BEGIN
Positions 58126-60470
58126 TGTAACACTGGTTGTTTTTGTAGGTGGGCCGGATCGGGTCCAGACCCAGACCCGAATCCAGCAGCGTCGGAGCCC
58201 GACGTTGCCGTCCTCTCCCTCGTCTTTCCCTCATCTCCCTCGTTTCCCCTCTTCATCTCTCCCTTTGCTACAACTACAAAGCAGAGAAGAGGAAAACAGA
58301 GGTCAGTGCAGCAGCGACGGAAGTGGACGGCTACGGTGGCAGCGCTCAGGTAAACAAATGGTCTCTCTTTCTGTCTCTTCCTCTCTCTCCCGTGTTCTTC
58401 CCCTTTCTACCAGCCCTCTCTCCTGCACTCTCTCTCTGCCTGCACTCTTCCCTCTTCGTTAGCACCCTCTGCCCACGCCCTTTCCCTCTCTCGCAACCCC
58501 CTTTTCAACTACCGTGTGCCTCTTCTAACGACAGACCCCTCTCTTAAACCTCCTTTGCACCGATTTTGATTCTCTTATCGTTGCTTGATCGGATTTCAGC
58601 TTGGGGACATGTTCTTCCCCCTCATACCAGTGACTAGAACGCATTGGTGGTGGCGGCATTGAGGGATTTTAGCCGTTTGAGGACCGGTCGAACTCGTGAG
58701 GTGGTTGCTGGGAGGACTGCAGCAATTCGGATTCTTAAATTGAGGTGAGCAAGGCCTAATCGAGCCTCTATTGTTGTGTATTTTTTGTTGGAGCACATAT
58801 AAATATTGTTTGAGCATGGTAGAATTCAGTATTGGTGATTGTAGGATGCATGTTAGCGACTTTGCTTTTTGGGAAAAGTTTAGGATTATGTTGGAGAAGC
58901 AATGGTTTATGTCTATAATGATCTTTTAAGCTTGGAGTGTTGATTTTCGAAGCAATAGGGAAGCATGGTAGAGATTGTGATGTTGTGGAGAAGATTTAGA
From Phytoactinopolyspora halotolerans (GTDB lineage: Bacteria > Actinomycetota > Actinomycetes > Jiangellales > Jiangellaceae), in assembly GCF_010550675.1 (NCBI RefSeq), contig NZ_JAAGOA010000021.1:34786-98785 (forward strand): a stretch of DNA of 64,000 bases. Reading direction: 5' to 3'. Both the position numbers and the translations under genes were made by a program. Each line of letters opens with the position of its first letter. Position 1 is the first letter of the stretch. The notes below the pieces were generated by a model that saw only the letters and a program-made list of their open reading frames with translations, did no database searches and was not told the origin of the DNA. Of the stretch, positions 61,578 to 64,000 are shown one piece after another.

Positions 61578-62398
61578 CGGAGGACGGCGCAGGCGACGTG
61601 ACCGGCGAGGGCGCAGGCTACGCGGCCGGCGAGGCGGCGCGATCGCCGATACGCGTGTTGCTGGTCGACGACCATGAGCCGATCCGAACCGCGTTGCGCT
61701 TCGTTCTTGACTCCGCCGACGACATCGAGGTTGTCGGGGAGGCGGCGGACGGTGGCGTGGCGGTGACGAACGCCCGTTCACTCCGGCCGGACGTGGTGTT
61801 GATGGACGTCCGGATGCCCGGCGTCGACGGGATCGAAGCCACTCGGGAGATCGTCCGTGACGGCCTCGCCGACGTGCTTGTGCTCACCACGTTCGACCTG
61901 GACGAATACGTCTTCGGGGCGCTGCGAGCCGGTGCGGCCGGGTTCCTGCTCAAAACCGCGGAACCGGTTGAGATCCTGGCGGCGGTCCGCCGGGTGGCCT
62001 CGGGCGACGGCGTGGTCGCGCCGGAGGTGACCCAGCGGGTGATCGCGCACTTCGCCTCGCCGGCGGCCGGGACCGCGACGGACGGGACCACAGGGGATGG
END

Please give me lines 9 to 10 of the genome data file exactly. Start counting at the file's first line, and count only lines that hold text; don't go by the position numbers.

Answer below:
58801 AAATATTGTTTGAGCATGGTAGAATTCAGTATTGGTGATTGTAGGATGCATGTTAGCGACTTTGCTTTTTGGGAAAAGTTTAGGATTATGTTGGAGAAGC
58901 AATGGTTTATGTCTATAATGATCTTTTAAGCTTGGAGTGTTGATTTTCGAAGCAATAGGGAAGCATGGTAGAGATTGTGATGTTGTGGAGAAGATTTAGA